Adm. John C. Aquilino, Commander, U.S. Indo-Pacific Command, hosts the Regional Ambassadors Conference (RAC), at the USINDOPACOM headquarters in Hawaii on Jan. 22-24. The RAC brought together more than 30 ambassadors, military representatives and foreign policy advisors, for discussions aimed at enhancing U.S. interagency collaboration in the Indo-Pacific region. USINDOPACOM is committed to working with Allies and partners toward the shared vision of a secure, rules-based, and open Indo-Pacific region. (U.S. Army photo by Sgt. Austin Riel)
Jan. 26, 2024 - Adm. John C. Aquilino, Commander, U.S. Indo-Pacific Command, hosts the Regional Ambassadors Conference (RAC), at the USINDOPACOM headquarters in Hawaii on Jan. 22-24. The RAC brought together more than 30 ambassadors,...

35th Fighter, Fighter Generation Squadron hone agility capabilities
An F-16 Fighting Falcon assigned to the 35th Fighter Squadron takes off for agile combat employment mission at Kunsan Air Base, Republic of Korea, Jan.19, 2024. The 35th FS and 35th Fighter Generation Squadron members participated in an out-and-back mission with Kadena Air Base to practice ACE principles. The 8th Fighter Wing routinely trains ACE concepts, aligning with Pacific Air Forces’ warfighting priorities and keeping pace with evolving threats. (U.S. Air Force photo by Staff Sgt. Samuel Earick)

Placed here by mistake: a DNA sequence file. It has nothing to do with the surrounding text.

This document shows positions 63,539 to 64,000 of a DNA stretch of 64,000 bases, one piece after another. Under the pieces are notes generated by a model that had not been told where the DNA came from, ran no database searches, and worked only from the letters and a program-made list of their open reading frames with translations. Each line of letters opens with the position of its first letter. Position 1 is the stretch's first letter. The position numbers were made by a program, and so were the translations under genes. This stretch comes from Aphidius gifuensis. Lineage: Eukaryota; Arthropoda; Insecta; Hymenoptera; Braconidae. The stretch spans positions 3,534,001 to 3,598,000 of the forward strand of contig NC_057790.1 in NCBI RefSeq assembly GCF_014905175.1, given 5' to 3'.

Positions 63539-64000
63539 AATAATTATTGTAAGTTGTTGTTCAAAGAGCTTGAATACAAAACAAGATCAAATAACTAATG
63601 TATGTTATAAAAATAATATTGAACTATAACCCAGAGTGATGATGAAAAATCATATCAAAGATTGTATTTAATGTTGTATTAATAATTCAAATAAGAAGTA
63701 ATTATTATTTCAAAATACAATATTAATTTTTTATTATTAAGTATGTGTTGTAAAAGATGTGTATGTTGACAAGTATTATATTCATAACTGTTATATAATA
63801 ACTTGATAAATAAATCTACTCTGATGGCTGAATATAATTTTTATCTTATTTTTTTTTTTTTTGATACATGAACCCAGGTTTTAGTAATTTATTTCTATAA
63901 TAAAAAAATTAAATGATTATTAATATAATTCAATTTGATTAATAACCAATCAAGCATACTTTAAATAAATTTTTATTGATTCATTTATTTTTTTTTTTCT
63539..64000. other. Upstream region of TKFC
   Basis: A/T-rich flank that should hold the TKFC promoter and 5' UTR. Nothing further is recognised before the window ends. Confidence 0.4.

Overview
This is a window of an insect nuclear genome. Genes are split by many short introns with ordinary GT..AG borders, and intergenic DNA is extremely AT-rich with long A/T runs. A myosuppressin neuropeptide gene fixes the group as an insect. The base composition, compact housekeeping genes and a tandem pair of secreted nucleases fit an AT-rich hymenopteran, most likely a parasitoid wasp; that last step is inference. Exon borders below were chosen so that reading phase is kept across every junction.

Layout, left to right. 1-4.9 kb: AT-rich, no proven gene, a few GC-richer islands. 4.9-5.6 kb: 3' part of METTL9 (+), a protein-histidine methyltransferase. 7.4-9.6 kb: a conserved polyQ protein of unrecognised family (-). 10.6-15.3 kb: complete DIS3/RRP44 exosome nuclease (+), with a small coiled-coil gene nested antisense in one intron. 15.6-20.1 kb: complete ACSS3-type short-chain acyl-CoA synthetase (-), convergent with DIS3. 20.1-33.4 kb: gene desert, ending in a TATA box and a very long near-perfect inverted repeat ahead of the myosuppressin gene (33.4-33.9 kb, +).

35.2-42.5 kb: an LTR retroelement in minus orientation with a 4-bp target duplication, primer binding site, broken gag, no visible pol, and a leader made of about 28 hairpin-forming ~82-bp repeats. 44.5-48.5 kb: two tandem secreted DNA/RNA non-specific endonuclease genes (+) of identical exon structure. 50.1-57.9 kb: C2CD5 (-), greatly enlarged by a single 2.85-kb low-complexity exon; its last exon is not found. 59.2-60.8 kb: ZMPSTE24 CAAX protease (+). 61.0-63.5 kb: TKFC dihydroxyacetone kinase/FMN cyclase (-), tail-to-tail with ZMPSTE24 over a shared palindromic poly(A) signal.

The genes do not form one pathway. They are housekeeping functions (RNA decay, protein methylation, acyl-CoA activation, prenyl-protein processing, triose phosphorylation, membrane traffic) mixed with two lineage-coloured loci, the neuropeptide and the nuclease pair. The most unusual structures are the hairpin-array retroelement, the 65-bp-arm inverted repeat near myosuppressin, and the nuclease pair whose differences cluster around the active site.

Jan. 25, 2024 - 8th Fighter Wing Airmen and F-16 assets honed agile combat employment capabilities, conducting an out-and-back mission with the 18th Wing at Kadena Air Base, Jan 18...

Exercise on Humphreys airfield tests emergency responders
First responders conduct a pre-accident drill upon a Chinook on Desiderio Army Airfield, Jan. 23, 2024 on U.S. Army Garrison Humphreys. The installation conducts the drill on a regular basis and tests rescue and recovery operations.(U.S. Army photo by Pfc. Johnny Rodriguez.)
Jan. 25, 2024 - On the ice-cold tarmac of Camp Humphreys’ Desiderio Army Airfield, a CH-47 Chinook helicopter landed, while inside seven Soldiers staged themselves as mock victims of a crash, kicking off the second quarter pre-accident...